ASHBURN — One of the more remarkable streaks in sports is really no big deal to Mark Payton.
The Texas senior outfielder and former St. Rita High School star reached base safely in a Big 12-record 100 straight games after a two-run home run during Friday's Super Regional three-game series against Houston in Austin.
But Payton never discusses the streak unless it's brought up by others. His sole focus is getting Texas back to next week's College World Series in Omaha, Neb., a feat the Longhorns last accomplished during his freshman season.
"It's something I think other people think about way more than I do," said Payton, who was regional co-MVP after accruing four hits, four runs, five walks, four stolen bases and an RBI over four games.
Justin Breen introduces you to the Texas NCAA star who is going for #100 today:
"I just try to go out and do whatever I can to get the team to win," Payton said. "Looking back it’s a cool thing to have done, but at the same time I don’t think about the streak when I’m playing."
The NCAA does not keep track of consecutive games reaching base by either hit, walk, hit batsman or error, but when Payton earlier this season passed former Kansas State outfielder Nick Martini's mark of 93 games that ended in 2011, it likely became an all-time Division I record. The Major League streak is held by Ted Williams, with 84 in 1949.
Payton's streak, which began March 5, 2013, is a by-product of his hitting ability — he is the conference's active career leader in doubles (50) and triples (19) — and keen eye, which has led to a Big 12-best 144 walks and 375 total bases. It's no surprise Payton is also the Big 12's active career leader with a .425 on-base percentage.
St. Rita baseball coach Mike Zunica said Payton's outstanding college statistics are a direct result of the drive he exhibits off the field.
"Unbelievable work ethic, unbelievable passion for the game and great instruction his whole life," said Zunica, who watched Payton hit .440 with 47 RBIs and 10 home runs as a Mustangs senior. "Those three things, and he had a God-given ability to play the game."
Talent is in Payton's family bloodlines. His father, Dave, held the career record for RBIs and was second in runs scored when he finished his playing days at the University of Illinois.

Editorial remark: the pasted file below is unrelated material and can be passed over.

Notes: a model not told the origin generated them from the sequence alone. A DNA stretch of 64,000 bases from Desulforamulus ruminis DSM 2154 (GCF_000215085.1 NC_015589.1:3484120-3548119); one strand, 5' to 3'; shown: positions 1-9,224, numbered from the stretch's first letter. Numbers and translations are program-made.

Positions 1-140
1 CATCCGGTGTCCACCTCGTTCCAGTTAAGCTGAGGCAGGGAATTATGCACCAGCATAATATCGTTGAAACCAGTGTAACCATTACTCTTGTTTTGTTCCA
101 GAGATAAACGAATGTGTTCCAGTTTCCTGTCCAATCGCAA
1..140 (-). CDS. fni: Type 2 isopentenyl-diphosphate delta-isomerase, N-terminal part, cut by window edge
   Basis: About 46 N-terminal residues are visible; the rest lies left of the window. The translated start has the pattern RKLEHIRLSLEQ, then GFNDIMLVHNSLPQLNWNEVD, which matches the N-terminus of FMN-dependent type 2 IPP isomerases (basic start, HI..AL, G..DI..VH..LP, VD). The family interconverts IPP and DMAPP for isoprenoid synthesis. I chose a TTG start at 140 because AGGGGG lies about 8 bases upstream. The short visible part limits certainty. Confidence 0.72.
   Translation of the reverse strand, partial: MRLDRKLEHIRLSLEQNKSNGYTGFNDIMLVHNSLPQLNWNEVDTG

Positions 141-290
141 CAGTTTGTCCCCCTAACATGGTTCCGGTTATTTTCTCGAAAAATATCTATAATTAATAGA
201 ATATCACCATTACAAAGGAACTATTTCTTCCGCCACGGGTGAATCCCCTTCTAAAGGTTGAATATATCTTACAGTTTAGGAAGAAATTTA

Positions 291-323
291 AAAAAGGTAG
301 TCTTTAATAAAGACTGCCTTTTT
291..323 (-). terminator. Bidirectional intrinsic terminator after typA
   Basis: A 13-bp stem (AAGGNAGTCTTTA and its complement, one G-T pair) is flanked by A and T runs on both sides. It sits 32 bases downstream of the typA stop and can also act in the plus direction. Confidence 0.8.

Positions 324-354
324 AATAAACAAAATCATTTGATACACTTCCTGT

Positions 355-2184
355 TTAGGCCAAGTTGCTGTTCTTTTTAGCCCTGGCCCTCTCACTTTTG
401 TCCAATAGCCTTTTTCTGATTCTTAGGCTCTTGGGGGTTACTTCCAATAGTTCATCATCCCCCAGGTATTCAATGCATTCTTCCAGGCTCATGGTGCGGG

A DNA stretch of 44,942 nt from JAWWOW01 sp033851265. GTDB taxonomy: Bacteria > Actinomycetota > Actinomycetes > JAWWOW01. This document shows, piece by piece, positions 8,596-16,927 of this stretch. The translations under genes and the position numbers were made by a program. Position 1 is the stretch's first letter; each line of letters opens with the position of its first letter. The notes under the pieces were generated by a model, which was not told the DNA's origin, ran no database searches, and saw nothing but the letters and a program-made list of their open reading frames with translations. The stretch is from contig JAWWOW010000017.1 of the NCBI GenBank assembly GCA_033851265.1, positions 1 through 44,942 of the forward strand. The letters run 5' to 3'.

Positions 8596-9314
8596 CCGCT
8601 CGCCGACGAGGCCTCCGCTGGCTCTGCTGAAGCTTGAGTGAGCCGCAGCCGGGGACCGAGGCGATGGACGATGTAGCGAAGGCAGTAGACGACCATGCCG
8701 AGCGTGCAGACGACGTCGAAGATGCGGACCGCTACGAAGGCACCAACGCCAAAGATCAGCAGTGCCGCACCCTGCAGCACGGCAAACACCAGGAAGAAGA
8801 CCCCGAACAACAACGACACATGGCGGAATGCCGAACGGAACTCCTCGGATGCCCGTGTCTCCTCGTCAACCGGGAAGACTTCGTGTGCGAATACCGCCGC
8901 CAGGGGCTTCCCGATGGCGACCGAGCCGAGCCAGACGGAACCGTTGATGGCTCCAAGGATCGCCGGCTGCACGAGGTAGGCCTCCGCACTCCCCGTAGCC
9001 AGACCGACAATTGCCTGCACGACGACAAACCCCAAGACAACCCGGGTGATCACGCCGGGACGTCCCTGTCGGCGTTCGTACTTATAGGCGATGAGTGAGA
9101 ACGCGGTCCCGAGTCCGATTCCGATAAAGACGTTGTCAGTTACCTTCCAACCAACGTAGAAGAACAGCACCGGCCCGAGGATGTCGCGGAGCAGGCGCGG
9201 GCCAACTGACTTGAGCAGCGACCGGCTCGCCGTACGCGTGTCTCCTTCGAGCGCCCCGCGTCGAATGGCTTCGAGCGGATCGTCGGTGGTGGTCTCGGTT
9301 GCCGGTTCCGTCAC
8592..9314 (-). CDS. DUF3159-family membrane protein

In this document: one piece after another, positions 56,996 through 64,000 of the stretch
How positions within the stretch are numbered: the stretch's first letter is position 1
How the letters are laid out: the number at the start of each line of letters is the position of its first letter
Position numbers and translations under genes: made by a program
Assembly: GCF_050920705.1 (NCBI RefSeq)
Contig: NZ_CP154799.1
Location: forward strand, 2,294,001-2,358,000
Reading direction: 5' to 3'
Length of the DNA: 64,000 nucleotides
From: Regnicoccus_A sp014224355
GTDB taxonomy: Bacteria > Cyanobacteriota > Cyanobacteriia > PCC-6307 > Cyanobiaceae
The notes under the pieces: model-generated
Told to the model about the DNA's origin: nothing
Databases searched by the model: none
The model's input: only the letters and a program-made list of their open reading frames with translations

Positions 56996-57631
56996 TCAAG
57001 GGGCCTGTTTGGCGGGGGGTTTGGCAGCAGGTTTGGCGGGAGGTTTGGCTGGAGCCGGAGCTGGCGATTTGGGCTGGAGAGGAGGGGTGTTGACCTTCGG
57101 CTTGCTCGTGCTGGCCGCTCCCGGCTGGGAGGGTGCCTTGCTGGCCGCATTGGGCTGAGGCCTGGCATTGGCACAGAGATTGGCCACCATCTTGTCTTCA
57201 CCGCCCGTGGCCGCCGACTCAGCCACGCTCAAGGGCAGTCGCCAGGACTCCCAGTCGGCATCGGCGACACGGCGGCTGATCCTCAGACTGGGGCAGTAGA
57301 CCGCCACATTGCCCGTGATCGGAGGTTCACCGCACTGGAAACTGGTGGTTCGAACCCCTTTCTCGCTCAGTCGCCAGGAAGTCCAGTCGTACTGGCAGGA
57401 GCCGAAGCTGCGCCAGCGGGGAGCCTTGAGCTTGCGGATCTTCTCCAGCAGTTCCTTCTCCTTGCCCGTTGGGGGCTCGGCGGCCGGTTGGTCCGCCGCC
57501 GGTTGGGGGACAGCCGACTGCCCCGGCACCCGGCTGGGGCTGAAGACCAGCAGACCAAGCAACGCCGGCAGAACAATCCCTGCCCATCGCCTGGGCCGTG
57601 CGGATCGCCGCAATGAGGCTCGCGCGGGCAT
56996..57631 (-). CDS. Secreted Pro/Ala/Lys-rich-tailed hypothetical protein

Dave Payton said his son's aptitude to prepare for each plate appearance has been instrumental to his success in Texas' capital.
"I expect him to have as many good at-bats as he can have," Dave Payton said. "He has really worked hard at the game to sharpen his physical skills and his mental skills. He's had a vast amount of baseball knowledge to absorb."
But although he is now one of the best Big 12 players ever, he almost competed for Pac-12 squad Arizona State. Payton had committed to ASU but backed out after then-Sun Devils coach Pat Murphy was forced to resign following an NCAA investigation revealed major violations and led to the program being placed on probation. After decommitting, Payton quickly talked to Texas associate head coach Tommy Harmon, made a visit to the campus and signed.
Payton was the only non-Texan on the Longhorns' roster his freshman year and he's just one of three on this season's team. But Payton noted Texas has been a "perfect fit" for him.
"The way things worked out, I obviously found a real good option," Payton said. "I couldn't ask for a better situation."
He's been selected three times in the Major League Baseball draft: in 2010 by the Minnesota Twins in the 31st round and in 2013 by the Cleveland Indians in the 16th round. On Friday, the New York Yankees picked him with in the seventh round.
Whenever he's in Chicago, Payton makes time to stop at St. Rita. He said the Southwest Side Catholic school "put me in the right situations and always gave me the right opportunities to succeed."
"I still can't thank everyone there enough," Payton said. "It's like a family atmosphere."